When I saw that designer Igor Chak was born in 1984, I wondered how he'd gotten the pop-culture education that would explain his Space Invader Couch. The name refers to a video game that reached its apex of popularity in the early 80s. And for those of you of in Chak's generation, it may mean nothing more than an historical footnote as an ancient ancestor of contemporary favorites like Grand Theft Auto and World of Warcraft. What I didn't know is that Space Invaders is ranked as the most popular game of all time; that its technology is considered a crucial antecedent to today's hyper-real modes of video recreation; and that the game's creator was Japanese (Tomohiro Nishikado, who released the game in 1978).
Space Invader Couch. Designed by Igor Chak.
All of that is a longish bit of conjecture for Chak's interest in this cool, contemporary re-contextualization. The designer had a globetrotting youth. Born in Vladivostok, moved to Tokyo at age 5, back to Vladivostok at 10, and finally to Seattle at age 13, where he eventually attended the Art Institute. Chak currently lives in L.A., where he continues to pursue a consuming passion for motorcycle design. So somewhere among all that moving around the designer picked up on the iconic/retro status of the classic video game, which I can happily say has been cleverly translated into a slightly whimsical, certainly amiable, and definitely comfortable couch. The piece is all leather with two glass surfaces and a generous profusion of memory foam. Chak assures us that the couch's straight lines and hard-looking edges belie its actual functionality: "Although it might look uncomfortable it's actually really soft, mainly lined and made with memory foam."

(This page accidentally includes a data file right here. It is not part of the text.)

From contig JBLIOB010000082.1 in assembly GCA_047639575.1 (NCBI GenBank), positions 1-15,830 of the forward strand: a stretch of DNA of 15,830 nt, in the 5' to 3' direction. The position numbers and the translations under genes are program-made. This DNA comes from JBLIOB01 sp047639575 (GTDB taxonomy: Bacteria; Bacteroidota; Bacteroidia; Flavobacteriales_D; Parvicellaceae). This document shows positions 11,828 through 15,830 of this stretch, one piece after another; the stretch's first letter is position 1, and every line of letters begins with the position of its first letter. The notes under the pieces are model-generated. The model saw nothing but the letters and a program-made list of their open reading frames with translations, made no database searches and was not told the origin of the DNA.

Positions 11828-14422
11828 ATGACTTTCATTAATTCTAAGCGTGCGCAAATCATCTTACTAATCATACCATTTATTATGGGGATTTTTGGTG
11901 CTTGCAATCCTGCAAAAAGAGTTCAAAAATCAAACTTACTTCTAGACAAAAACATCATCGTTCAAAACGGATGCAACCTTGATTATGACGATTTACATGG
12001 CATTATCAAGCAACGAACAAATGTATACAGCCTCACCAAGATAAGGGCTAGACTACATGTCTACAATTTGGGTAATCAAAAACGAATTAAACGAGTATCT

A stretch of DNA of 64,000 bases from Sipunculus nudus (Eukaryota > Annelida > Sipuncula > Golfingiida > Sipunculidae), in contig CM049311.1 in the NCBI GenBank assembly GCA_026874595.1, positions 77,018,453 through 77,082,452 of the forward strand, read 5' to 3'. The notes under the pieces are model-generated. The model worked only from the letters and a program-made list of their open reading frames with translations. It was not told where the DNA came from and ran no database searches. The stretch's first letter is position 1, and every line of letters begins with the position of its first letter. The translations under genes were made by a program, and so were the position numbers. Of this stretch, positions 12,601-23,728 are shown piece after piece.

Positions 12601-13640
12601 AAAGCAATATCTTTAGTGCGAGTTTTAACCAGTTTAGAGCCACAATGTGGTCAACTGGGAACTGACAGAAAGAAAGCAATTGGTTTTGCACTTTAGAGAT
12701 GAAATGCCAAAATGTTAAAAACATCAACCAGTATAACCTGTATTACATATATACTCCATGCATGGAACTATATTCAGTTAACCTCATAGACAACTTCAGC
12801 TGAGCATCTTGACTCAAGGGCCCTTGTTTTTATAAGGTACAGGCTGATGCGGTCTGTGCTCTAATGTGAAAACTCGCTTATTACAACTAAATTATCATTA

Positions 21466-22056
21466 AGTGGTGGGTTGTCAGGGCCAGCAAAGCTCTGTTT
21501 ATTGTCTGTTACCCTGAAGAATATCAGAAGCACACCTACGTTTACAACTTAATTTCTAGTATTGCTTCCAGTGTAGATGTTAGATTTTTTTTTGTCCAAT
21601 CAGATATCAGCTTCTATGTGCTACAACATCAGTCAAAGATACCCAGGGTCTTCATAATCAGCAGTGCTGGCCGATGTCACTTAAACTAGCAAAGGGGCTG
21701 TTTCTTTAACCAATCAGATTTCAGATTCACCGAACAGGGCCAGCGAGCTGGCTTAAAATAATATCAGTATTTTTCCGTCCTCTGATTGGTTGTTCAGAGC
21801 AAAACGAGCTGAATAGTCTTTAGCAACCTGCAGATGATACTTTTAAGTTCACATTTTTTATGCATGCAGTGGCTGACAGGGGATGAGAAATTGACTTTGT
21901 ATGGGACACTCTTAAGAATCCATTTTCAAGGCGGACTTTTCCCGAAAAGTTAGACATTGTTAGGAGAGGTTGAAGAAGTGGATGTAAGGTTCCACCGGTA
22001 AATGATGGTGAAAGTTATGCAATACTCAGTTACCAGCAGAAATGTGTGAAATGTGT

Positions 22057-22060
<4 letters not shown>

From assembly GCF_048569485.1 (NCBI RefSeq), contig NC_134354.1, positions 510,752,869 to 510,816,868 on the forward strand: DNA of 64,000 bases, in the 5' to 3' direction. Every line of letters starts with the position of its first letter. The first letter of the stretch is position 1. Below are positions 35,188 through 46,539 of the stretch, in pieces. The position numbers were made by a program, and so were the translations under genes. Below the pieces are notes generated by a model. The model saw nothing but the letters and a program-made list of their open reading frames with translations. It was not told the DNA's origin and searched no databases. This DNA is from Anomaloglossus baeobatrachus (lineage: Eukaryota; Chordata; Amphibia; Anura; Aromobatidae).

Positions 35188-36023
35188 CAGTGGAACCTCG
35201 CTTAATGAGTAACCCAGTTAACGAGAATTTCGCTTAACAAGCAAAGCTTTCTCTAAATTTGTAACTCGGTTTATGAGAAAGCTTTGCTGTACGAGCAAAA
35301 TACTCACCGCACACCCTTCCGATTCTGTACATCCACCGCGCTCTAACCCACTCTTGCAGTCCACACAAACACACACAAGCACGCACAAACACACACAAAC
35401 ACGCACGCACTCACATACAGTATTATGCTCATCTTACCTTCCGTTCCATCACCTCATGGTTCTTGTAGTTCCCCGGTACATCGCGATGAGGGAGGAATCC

The Space Invader Couch works because it takes a potent historical and cultural symbol and transforms it into a modern looking furnishing with broad appeal. On the one hand, it reminds me of recent efforts at sublime futurism like HGW and RaphaÃ«l Hoesli's O-Thirteen, and on the other, of work invested in a certain Seeusian whimsy like Victor Barrish's Disaster Bookshelf and Javier Mariscal's Los Muebles Amorosos. It also strikes a personal chord for me, since from a distance it appears to have been assembled from another icon of my youth-Lego Building Blocks.
Space Invader is currently in the prototype stage, but Chak says he'd very much like to join forces with someone to put it into limited production. The designer characterizes the piece as "an old friend that kept trying to take over earth but retired and became a couch." With a genial teaser like that, children of the 80s may find Space Invader hard to resist.